Is writing romantic?

On LinkedIn, someone asked the question: is it time to dispel the myths that writing is ‘romantic’? I’m taking ‘romantic’ to be idealised…


Being a ‘writer’ is not simply having an amazing idea that the whole world will want to read (good luck with that one) but rewriting, changing, amending, revisiting and revamping to create something that someone, somewhere, wants to read. Wordcraft. That can be ‘romantic’ when the end result fits your vision.

The shaping and fashioning of work are, if we are honest, sheer acts of hard graft; it may feel extremely tedious. It is also, however, incredibly satisfying, even edifying to see something that looks right and reads well. Writing is ‘romantic’ in a way because generally, in the grand scheme of life, most work people write has limited appeal/use/lasting effect. It is, therefore, something of a luxury in the activity stakes. Editing can be the crucial tool for any writer.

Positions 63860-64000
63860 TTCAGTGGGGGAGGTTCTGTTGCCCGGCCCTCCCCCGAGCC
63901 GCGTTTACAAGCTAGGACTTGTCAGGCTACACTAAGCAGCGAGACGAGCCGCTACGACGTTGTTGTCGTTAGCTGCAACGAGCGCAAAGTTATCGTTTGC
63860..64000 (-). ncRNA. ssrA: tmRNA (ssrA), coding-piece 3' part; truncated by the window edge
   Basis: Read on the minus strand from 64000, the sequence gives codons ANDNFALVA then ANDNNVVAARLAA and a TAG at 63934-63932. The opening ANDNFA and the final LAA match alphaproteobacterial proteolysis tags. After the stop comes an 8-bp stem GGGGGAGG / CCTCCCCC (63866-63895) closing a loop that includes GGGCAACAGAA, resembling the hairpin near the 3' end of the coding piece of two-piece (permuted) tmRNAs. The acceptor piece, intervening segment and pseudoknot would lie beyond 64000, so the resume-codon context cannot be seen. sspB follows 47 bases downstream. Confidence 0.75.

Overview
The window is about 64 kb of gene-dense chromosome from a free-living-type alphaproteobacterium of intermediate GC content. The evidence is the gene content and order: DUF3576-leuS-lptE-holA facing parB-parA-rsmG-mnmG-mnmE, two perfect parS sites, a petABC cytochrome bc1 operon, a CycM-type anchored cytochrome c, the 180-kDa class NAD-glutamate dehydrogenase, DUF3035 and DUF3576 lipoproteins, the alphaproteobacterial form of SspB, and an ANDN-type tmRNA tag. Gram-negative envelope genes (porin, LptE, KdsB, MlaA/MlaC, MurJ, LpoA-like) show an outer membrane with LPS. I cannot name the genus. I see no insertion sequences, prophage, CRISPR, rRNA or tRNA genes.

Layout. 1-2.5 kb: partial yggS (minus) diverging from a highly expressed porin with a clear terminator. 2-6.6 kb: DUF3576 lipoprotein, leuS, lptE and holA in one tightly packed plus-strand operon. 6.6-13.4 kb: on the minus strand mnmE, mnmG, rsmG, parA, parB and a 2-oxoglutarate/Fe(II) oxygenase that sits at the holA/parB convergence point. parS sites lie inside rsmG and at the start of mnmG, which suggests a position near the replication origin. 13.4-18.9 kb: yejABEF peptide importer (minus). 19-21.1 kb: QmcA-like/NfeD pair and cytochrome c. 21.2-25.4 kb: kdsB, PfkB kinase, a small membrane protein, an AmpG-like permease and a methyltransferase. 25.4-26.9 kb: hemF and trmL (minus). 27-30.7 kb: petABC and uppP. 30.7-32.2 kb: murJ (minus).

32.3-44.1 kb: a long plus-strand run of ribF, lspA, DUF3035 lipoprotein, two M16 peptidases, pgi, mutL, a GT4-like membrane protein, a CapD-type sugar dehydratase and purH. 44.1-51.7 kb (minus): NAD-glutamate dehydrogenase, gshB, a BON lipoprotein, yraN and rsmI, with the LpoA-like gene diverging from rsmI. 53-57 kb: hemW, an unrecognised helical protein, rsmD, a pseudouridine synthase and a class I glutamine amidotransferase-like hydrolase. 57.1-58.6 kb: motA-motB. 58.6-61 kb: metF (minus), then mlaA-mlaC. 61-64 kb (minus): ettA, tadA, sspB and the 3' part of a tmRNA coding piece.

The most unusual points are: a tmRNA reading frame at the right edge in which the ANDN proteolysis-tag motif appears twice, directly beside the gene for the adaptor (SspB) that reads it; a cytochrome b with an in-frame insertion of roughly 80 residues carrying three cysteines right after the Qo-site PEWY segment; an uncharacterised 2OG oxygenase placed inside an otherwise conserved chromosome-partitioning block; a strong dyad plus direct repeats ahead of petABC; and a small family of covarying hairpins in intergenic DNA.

That said, if you enjoy writing, you will always take an opportunity to write. You will write on the backs of envelopes, on cereal packets, on train tickets, on your note-taking app. Writing is less ‘romantic’ than compulsive. After a time without writing, I start to feel tetchy, unfulfilled, dissatisfied, and in need, which is why my holidays always involve taking books to read and paper to write on – oh, and a decent pen!



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